Long overlooked, often doubted, the Minnesota Timberwolves made a statement Monday.
The Timberwolves signed Denver Nuggets president Tim Connelly to a major deal that will make him one of the most well-compensated executives in the league, immediately becoming a defining maneuver of the new-look ownership group†
The deal is a five-year, $40 million contract plus a kicker for equity, multiple sources told The Athletic, a rare package for an executive. Connelly met with Timberwolves minority owners Marc Lore and Alex Rodriguez in recent days and then flew to Minnesota on Saturday to meet majority owner Glen Taylor for the final step toward becoming the new president of basketball operations for the Wolves.
Connelly took almost two full days to deliberate, then accepted the offer on Monday in a landmark move for a franchise that has routinely been overlooked on the NBA landscape. Coming off its first playoff appearance in four seasons and with building blocks Karl-Anthony Towns and Anthony Edwards on the roster, the Wolves made an aggressive move to lure one of the top executives in the league away from a division rival.
“My family and I couldn’t be more excited to join the Timberwolves organization,” Connelly said in a statement issued by the team. “I appreciate Glen, Becky, Marc and Alex’s confidence in me to lead this organization, and I can’t wait to get to work to build an elite franchise that our fans can continue to be proud of.”
Under Connelly’s leadership, the Nuggets have made the playoffs in each of the last four seasons, including the Western Conference finals in 2020. He drafted Nikola Jokić in the second round and hired coach Michael Malone in 2015, saw Jokić blossom into a two-time MVP and built a deep roster around him that included draft hits Jamal Murray, Monte Morris, Bones Hyland and Michael Porter Jr.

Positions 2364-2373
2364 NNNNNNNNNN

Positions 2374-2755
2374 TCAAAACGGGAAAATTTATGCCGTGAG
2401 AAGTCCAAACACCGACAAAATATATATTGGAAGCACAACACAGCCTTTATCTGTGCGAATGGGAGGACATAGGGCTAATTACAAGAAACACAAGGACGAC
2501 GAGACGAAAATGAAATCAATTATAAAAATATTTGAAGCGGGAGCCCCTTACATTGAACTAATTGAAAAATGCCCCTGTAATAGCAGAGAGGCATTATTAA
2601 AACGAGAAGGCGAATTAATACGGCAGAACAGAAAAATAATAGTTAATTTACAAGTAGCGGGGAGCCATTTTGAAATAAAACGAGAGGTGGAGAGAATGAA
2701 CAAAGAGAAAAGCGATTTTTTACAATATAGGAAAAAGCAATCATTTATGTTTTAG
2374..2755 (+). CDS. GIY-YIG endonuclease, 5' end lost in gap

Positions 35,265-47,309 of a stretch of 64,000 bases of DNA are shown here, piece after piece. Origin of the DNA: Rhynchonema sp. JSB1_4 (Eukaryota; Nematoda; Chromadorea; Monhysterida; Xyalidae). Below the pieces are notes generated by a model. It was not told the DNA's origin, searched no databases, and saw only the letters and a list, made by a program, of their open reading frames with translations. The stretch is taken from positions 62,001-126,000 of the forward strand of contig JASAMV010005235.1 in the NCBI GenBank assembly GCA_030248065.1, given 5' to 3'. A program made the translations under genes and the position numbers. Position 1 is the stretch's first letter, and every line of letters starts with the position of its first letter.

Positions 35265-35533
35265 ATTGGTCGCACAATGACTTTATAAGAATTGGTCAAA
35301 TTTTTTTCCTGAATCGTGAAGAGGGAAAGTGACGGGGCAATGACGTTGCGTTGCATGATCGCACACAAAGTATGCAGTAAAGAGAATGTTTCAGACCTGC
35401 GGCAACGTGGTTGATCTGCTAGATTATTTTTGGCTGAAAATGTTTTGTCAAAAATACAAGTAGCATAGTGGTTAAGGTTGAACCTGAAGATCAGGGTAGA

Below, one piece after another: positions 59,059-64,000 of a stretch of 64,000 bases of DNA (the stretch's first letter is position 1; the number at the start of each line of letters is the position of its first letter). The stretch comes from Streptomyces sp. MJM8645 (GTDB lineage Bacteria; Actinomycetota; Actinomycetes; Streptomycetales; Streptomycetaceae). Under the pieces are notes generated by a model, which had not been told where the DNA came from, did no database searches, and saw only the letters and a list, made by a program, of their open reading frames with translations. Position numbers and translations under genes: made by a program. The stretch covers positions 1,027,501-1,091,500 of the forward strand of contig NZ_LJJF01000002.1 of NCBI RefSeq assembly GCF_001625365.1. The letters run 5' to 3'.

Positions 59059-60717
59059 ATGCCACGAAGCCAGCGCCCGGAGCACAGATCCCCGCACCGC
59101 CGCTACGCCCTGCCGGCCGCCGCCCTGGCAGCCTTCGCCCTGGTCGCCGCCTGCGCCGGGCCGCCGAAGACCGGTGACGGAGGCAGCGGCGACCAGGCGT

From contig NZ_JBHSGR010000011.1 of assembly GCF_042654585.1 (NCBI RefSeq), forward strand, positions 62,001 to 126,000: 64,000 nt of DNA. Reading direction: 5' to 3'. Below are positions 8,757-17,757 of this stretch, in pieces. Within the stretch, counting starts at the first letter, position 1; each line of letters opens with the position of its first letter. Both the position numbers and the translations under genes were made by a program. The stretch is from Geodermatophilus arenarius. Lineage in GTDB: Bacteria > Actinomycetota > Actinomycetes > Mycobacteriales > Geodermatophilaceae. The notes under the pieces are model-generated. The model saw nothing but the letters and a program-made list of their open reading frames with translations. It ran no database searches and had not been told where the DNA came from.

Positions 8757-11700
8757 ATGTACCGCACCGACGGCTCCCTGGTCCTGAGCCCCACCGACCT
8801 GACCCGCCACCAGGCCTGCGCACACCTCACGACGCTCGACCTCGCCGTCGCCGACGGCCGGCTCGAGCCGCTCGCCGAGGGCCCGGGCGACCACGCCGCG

That eye for talent and development, coupled with a reputation as being an outgoing and gregarious leader, piqued the interest of Lore and Rodriguez. They got things started in the negotiations, showing an urgency to build on the success the Timberwolves had in their first season in the ownership group. Within 12 hours of their initial meeting with Connelly, they presented him with an offer to let him know they were serious about moving forward. The next step was getting final approval from Taylor.
Throughout the first year of Lore’s and Rodriguez’s tenure as co-owners with the Timberwolves, Taylor has shown significant desire to elevate the franchise’s stature. Taylor, Lore and Rodriguez worked hand-in-hand toward the completion of Connelly’s deal, culminating in a four-hour meeting on Saturday at Taylor’s home in Mankato, about a 90-minute drive from Minneapolis. Connelly, his wife, Negah, and two young children met with Taylor, his wife, Becky, CEO Ethan Casson and COO Ryan Tanke to get a feel for each other and get the final go-ahead, sources said.
“This is such an important hire for the organization and our fans. We are confident that Tim’s leadership will be a major part of our continued growth and future success,” Casson said in the statement.
The new contract more than doubles his salary with the Nuggets, sources said, and the equity component is a unique structure within the NBA that potentially makes the deal far more lucrative. Lore and Rodriguez, the partners who plan on succeeding Taylor as majority owners in 2023, knew the Timberwolves had to push hard to offer a compensation package that would get Connelly to leave a city he loves, an ownership group he trusts and a team he built over the last nine years into a potential Western Conference contender next season.
Lore and Rodriguez have been determined to change the narrative around the Timberwolves and inject some energy into a team that hasn’t spent much time on the national radar. One of their first initiatives, dating back to their arrival last summer, was to ensure they had a top flight lead executive for the president of basketball operations.